On a website called Needle ‘n Thread, it probably isn’t too surprising that I’ve written a lot of articles about hand embroidery needles.
For those who are just getting into the hand embroidery world and just becoming aware of the Broad World of Embroidery Needles – and even for those seasoned stitchers who might like a little brush-up – I’ll include some further reading about needles for embroidery at the end of today’s article.
But today, I just want to mention three facts about hand embroidery needles that you might not know, that might help simplify your Stitching Life a bit when it comes to using, choosing, and organizing your embroidery needles.
Three simple points:
Not All Sizes are the Same
Needles made in different places may very well be sized differently.
So just when you thought you had that whole what-size-do-I-use-in-this-particular-case thing down, you may discover that those French needles you just bought are not necessarily going to be the same size as those English needles you’ve been using.
There are tools to help you size your needles, if you want to keep them organized by size and type. These Needle ID cards that I reviewed a long time ago are still on the market and they are handy if you are determined to keep your needles ever organized.
But … in case you think I’m making your life harder by mentioning the above … here’s the good news: the more you stitch, the more comfortable you’re going to be reaching for any needle that will work for you in any given scenario.
You don’t really have to obsess about size. As long as you’re using the right type of needle (and that’s easy to tell with a quick glance at the tip and the eye) and it’s working well, does it really matter what the label says, size wise? Not really.
You can read more about choosing the right type of needle for specific stitching tasks here.
Down is Better than Up
When it comes to figuring out the size of a needle in relation to the stitching materials for the task you’re undertaking, it’s always better to err on the side of the larger needle, rather than the smaller needle. In other words, go down in size, rather than up.
Needles are sized like wire gauge, so the lower the number, the larger the needle.
When you’re stitching, if you’re experiencing repeated frustrations with your thread – knots, pilling, tangling, twisting, fraying – and you can’t find another obvious reason why, it could very well be the size of your needle. Go down, my friend! Choose a larger needle, and you may very well find all your problems solved.
If your needle is too small for the materials you’re using (too small for the thickness of the thread, too small for the weave of the fabric compared to the thickness of the thread), it will wreak havoc on your thread and drive you nuts!
Some ways to tell that you might need a larger needle:
A. It requires some effort to pull the needle through the fabric, and when you do, it makes a really loud popping noise. A subtle pop is one thing – that’s sometimes a nice sound when you’re stitching. But a really loud pop, where the fabric dents in as you pull? You’re not making a large enough hole for the thread to easily pass through.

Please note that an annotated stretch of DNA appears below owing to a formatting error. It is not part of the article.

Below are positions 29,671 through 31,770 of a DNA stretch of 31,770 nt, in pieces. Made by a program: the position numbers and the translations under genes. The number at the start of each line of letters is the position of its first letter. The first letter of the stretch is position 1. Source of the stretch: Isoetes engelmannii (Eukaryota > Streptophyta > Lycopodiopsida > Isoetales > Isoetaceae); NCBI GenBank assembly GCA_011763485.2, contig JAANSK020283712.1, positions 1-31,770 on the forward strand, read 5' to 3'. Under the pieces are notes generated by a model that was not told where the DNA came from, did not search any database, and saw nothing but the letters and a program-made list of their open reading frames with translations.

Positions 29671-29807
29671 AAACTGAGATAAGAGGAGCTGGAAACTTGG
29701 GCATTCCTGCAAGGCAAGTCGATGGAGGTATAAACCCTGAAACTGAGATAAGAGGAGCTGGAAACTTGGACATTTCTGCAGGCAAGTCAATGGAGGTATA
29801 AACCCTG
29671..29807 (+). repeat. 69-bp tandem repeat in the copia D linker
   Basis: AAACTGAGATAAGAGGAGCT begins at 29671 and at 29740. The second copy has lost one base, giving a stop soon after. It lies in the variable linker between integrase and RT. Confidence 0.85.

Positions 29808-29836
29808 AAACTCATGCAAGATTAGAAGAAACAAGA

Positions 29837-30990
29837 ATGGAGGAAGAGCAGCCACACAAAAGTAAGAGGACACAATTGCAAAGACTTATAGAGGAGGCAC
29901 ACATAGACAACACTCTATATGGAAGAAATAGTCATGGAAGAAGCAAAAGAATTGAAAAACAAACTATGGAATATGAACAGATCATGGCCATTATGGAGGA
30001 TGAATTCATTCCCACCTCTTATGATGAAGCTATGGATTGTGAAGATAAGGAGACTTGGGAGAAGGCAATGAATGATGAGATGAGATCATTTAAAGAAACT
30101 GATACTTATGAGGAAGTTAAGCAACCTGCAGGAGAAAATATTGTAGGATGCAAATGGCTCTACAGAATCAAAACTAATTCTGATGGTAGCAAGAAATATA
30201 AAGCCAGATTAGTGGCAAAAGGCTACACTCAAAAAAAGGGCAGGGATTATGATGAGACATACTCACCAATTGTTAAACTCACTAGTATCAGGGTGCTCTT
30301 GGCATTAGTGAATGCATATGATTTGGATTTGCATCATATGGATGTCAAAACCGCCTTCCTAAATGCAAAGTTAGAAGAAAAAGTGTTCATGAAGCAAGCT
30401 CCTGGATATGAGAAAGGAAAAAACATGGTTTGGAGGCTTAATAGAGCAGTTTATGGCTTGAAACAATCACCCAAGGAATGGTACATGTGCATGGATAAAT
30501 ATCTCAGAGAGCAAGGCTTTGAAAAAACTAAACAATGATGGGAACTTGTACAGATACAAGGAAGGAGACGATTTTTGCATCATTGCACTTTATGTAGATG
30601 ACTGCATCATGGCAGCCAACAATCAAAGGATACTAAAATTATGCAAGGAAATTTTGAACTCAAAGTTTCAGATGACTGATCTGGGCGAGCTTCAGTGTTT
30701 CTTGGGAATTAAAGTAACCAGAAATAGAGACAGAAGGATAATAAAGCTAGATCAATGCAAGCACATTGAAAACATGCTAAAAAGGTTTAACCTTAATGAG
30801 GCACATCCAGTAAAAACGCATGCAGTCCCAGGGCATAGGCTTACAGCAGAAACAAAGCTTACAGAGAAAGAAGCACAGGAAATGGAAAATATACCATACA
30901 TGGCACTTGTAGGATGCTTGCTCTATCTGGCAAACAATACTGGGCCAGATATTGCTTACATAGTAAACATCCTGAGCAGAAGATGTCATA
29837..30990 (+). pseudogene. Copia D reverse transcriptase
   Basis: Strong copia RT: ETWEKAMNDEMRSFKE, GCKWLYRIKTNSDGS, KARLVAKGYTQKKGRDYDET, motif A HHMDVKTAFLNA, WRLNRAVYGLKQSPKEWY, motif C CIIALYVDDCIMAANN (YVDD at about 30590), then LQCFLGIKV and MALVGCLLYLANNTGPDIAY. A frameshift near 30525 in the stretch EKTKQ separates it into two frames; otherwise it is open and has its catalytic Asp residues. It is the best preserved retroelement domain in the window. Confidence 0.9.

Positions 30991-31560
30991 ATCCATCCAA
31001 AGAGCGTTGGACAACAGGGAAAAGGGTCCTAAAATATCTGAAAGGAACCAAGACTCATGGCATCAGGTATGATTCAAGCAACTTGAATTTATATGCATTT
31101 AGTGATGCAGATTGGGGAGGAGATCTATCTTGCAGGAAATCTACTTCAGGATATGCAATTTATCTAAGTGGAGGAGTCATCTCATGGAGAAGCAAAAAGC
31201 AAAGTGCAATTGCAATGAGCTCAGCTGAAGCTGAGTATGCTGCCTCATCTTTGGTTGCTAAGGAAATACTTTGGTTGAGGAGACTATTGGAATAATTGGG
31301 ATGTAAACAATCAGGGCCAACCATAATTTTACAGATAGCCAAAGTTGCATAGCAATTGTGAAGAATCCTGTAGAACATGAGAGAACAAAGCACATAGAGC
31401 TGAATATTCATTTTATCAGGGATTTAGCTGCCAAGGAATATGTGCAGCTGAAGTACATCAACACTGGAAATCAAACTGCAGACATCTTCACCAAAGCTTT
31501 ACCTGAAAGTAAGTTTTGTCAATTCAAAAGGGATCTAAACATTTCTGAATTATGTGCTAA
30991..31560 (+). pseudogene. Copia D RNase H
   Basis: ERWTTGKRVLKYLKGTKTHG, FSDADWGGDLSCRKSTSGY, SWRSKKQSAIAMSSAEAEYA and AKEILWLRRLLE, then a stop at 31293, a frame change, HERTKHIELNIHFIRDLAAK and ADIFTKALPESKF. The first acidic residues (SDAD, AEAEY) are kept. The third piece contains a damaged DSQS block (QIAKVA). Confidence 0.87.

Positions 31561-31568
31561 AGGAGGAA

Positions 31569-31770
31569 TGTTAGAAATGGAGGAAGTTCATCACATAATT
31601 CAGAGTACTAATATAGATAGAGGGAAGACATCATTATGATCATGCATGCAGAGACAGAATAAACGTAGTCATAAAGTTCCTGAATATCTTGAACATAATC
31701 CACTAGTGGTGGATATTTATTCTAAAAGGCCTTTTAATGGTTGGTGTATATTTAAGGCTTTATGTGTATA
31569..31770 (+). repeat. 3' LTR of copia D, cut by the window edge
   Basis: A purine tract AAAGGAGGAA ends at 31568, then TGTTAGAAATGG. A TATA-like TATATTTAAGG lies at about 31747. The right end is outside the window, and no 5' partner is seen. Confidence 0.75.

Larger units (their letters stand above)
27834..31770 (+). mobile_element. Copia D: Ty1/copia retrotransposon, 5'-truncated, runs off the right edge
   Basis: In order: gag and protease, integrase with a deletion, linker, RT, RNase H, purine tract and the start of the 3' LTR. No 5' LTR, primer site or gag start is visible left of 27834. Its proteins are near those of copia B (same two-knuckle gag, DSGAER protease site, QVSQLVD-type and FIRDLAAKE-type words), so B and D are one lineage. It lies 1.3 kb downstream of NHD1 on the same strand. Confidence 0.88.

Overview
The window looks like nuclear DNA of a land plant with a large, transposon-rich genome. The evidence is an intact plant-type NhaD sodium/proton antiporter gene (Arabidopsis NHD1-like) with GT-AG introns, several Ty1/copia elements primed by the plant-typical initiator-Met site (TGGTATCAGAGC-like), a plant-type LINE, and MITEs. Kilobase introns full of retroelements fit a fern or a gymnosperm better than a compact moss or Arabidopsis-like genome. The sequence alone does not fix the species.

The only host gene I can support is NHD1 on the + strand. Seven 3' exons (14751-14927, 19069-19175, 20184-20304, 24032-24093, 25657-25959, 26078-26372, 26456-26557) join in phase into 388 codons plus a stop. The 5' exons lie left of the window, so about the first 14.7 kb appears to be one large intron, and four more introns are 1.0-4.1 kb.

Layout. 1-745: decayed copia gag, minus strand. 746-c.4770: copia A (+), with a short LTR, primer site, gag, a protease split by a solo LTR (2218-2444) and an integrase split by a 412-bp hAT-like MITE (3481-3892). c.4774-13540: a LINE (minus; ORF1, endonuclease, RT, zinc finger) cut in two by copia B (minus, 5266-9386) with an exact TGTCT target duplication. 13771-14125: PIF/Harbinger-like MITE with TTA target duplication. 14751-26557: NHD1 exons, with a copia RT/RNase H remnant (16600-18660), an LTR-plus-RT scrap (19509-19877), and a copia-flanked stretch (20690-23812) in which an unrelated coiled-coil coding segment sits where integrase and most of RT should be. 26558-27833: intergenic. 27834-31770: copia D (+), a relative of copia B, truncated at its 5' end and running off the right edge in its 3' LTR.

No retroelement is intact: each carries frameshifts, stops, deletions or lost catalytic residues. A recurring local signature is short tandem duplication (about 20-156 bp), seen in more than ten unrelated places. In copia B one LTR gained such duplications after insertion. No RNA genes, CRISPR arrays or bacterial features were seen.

2. Your thread makes a loud zipper noise as you pull it through the fabric. It’s nice to hear your thread passing through the fabric – that’s one of the mesmerizing things about stitching. But if it’s a loud zipper noise rather than a soft wispy noise, the hole your needle made is probably too small.
An exception to the zipper noise can be the type of thread you’re using. Sometimes, perle cottons or buttonhole silks (non-stranded threads with a tighter twist) make more of a zipper noise when passing through fabric, due to their more twisted structure.
3. Your thread is fraying, pilling, dulling, or fuzzing after using only a short length. If you’re using good quality cotton floss, you should be able to stitch easily with at least a whole 18″ of floss before your thread shows obvious signs of wear. If it is fraying or dulling sooner than that, try switching to the next size larger (the next number down) for your needle.
4. Your thread is twisting up on itself greatly every time you pull through (usually accompanied by that louder noise mentioned in #2) and knotting. A too-small hole “pushes” the thread into twisting more than it normally would.
There are Two Sides to Every Eye
I’ve mentioned this tip many times on Needle ‘n Thread, for folks who have a hard time threading their needles.
There are two sides to every (machine punched) needle’s eye. Because of the way needle eyes are punched during manufacturing, one size of the eye is somewhat larger and more eager to receive thread than the other. If you’re having a hard time threading a needle, turn it around and try threading it from the other side of the eye.
If that’s not going to do it for you, there’s always a needle threader! There are a gazillion needle threaders on the market. It’s just a matter of finding the one that works best for you. Don’t let frustrating threading experiences keep you from stitching!
I’m planning to review a new-to-me threader in the near future. Keep an eye out (chortle chortle) if you have problems threading your needles.
If you’d like to read up on embroidery needles, you can find a whole list of needle-related articles here that you can browse through. You’ll find good tips and further information that will help you choose and use the right needle!
Over To You!
Any bits of wisdom about needles that you’ve learned during your stitching career? Little nuggets of gold that you’d like to share with other stitchers, that might make their relationship with embroidery needles easier, more efficient, or more pleasurable? Any eye-opening moments when you discovered something about your needle that you never knew before, but wish you had known?
Feel free to join in the conversation below! You never know when your good advice may help a frustrated stitcher keep going!